Home News Stock changes based U.S. GDP in the fourth quarter

Stock changes based U.S. GDP in the fourth quarter


IMG_6310_2009-10-20_024_(c) Britta Rude FRANKFURT (Dow Jones) – The U.S. economy grew at the end of last year, thanks mainly to destocking slowed considerably stronger than expected. As the U.S. Department of Commerce as part of a first release announced on Friday, rose, real gross domestic product (GDP) from October to December at an annualized 5.7%. (B. Rude)

Economists polled by Dow Jones Newswires had expected a growth of 4.8%. In the third quarter U.S. GDP had grown by 2.2% after the second quarter, a decline of 0.7% was recorded. In the first quarter of the year, GDP had collapsed by 6.4%.
The reduction of stocks held in the fourth quarter though, but significantly decreased, so the stock changes with around 3.4 percentage points, the strongest contribution to GDP growth contributed. As announced, the Commerce Department, were reduced in the fourth quarter, only stocks of 33.5 billion USD, compared with 139.2 billion in the third quarter. Final demand, defined as GDP excluding changes in inventories, rose by only 2.2% annualized, after it was recorded in the third quarter, a growth of 1.5%.
Private consumption expenditure grew by 2.0% (previous quarter: up 2.8%) and yielded a growth contribution of 1.4 points. The gross capital formation increased by 29.3% (up 5.0%), its contribution to growth was 3.8 points. Investment in residential buildings rose by 5.7% (plus 18.9%) and yielded a growth contribution of 0.1 point. The net exports, GDP growth is supported with 0.5 points.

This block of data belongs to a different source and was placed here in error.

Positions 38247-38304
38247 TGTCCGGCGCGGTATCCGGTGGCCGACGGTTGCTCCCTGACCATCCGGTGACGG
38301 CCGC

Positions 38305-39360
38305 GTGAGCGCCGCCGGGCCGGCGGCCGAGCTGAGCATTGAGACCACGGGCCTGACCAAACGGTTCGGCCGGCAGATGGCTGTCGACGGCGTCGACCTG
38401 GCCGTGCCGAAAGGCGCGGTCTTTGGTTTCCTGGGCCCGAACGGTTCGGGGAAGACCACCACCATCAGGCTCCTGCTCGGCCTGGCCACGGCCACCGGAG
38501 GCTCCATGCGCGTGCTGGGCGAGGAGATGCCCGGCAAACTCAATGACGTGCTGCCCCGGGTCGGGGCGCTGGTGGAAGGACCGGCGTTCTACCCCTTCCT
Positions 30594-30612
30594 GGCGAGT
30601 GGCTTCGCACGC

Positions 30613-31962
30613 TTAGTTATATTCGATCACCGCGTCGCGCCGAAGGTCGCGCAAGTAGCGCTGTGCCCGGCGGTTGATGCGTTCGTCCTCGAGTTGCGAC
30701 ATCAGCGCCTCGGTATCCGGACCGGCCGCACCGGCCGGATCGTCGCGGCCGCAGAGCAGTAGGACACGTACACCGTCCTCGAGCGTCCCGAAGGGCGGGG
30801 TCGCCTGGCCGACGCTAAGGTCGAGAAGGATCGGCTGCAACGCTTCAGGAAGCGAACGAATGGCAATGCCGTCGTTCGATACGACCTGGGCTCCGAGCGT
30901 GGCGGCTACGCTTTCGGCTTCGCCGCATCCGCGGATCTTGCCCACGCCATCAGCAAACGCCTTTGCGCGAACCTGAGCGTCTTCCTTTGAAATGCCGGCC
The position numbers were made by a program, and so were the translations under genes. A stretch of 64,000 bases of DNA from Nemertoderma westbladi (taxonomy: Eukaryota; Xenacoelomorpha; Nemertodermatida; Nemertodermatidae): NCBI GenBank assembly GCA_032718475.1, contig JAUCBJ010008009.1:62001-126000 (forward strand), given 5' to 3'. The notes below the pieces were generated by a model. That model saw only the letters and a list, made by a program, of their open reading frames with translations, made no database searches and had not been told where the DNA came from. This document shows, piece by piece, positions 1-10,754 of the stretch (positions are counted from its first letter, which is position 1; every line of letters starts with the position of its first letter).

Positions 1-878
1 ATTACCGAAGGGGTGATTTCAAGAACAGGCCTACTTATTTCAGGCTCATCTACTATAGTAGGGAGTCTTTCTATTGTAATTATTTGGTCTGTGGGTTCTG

ING economist James Knightley said that the end of 2009 recorded growth would not be kept because the lending is in decline, households still have problems and the demand for labor is low. "While there is because of the evolution of the ISM index for manufacturing industry hopes for an annual GDP growth of 3%, but other leading indicators such growth shall not close," said the expert.
Said Matthias Huth from Landesbank Baden-Wurttemberg (LBBW), the GDP growth in the fourth quarter overestimates the true situation of the U.S. economy. "Firstly, the economic programs should not have contributed considerably to the recovery, on the other hand, the final demand grew by only 2.2% annualized," he explained. Nevertheless, was to be expected that the stock changes will also affect the first quarter, GDP again positive, "which includes our GDP forecast for 2010 from 2.0% upside."
By the U.S. Federal Reserve as an inflation measure favored deflator for personal consumption expenditures (PCE) rose by 2.7% after an increase of 2.6% in the previous quarter and an increase 1.4% in the second quarter. In the first quarter, the rate was minus 1.5%. The GDP deflator stood in the final quarter to plus 0.6% to plus 0.4% in the previous quarter. ING economist Knightley is clear with these numbers is that the Fed is not before the third quarter of 2010, proceed to a first rate hike.
In the full year 2009, the output of the U.S. economy fell by 2.4%. That was the biggest drop since 1946, when GDP fell by 10.9%.

By Hans-Bentzien, Dow Jones Newswires, +49 (0) 69 29725 300,
Hans.Bentzien @ dowjones.com

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